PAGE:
Ellis Arnold, the President of Hendrix College, spoke as the guest speaker at the weekly Conway Noon Lions Club meeting Tuesday, where he highlighted the college’s success during the COVID-19 pandemic and beyond over the past year.
During his speech at the Lions Club meeting, Arnold highlighted what he called the PPP – pandemic, progress and priorities for the college.
For the pandemic part of the Ps, Arnold praised Hendrix’s board for its unanimous decision to go fully remote for the 2020 fall semester. Arnold said that the decision was an expensive one due to all the money the college lost from room and board, but he said it was worth it.
“It was a sobering decision, but everyone on the board, looking back at it, felt that it was the right decision,” he said.
The following semester, in January of this year, 87 percent of students returned to campus where every student did surveillance testing every week, which helped the university achieve a 0.7 percent positivity rate for the entire semester. Now, 97 percent of all Hendrix students are vaccinated with 91 percent of employees and 100 percent of the full-time faculty being vaccinated as well. The positivity rate at the campus remains below 1 percent, according to Arnold.
As for the progress Hendrix has had over the year, Arnold highlighted the university’s high admissions rate over the past couple of years – a distinction compared to the rest of the state and country as a whole.
“These are hard times for colleges and universities across the country,” he said. “Almost every single school in the state has their demographics down. In fall of 2019, we hit our lowest number of admissions we’ve had in a long time, but in the last couple of years we’ve turned it around again. We’ve had more applicants for admissions this past year than we’ve ever had in the history of the college.”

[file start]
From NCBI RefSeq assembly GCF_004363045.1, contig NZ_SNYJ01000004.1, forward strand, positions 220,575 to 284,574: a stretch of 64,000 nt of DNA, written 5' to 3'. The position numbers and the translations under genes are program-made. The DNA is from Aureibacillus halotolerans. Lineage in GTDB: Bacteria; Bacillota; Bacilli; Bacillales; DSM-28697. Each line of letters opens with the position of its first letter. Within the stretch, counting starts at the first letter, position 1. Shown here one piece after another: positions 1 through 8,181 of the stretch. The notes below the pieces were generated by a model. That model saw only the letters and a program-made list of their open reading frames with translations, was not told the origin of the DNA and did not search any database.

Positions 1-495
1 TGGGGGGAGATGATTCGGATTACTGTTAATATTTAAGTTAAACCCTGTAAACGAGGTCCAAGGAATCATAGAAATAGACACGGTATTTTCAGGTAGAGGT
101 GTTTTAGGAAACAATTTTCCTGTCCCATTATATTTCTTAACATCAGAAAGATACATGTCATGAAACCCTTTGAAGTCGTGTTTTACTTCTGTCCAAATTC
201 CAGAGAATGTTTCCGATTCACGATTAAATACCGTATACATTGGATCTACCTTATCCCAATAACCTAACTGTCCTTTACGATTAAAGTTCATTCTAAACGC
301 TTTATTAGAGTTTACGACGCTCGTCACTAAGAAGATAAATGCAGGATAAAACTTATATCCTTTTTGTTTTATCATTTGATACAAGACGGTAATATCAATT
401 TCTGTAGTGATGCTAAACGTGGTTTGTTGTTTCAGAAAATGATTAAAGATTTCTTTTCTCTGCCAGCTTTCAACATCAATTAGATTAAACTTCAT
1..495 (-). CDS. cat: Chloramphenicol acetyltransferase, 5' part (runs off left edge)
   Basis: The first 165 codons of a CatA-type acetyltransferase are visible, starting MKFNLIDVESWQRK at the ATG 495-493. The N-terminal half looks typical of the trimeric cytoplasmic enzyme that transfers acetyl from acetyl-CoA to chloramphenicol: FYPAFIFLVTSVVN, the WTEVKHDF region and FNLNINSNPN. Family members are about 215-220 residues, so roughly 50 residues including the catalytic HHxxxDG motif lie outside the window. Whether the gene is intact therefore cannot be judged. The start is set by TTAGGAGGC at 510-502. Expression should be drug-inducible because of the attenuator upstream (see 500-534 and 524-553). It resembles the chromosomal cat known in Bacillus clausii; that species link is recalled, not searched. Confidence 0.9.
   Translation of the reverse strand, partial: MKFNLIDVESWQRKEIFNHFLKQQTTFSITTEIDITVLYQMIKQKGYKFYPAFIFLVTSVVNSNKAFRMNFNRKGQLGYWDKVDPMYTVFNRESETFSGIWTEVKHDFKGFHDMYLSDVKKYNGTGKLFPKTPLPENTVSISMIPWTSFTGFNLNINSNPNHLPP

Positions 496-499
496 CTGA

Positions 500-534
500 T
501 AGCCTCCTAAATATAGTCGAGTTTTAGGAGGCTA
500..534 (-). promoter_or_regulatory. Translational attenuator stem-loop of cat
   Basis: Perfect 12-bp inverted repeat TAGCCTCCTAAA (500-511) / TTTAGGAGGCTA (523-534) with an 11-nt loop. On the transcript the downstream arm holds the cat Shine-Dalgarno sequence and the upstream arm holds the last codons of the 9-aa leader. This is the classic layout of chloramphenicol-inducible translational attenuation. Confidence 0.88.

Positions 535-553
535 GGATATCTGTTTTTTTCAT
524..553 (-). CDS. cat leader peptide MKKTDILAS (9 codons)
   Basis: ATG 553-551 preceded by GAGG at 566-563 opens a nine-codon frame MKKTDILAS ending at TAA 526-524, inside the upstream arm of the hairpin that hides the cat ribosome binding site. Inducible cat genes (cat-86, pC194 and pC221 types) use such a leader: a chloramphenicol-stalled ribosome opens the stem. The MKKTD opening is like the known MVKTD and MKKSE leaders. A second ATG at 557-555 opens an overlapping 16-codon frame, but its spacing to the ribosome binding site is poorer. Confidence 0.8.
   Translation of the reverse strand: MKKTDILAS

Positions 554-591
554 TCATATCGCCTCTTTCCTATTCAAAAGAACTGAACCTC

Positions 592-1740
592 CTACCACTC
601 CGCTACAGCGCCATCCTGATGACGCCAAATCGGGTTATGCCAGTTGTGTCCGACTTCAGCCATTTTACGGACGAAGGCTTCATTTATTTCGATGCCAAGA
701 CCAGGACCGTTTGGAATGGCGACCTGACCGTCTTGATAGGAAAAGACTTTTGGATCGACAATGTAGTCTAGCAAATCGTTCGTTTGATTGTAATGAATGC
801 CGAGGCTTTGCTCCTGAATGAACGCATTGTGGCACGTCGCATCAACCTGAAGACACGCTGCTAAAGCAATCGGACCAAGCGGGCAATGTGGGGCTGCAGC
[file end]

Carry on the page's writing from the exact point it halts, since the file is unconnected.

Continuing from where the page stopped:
For the future priorities for Hendrix, Arnold said that the university is trying to increase its visibility across the country, specifically looking at targeting the Dallas/Fort Worth area as well as Northwest Arkansas. The university has run campaigns through NWA public radio station to get people to come to Hendrix.
Arnold also praised Hendrix’s recent “tuition reset” which lowered the college’s tuition by 32 percent.
“That’s hard to do and still figure out how you’re going to make it out in the end,” he said. “It was a noble thing for our board to do, but it was the right thing to do.”
He also praised the college’s “Hendrix Five” plan which allowed students whose college experience was interrupted due to the pandemic to get a fifth year of college for free, which 25 students used.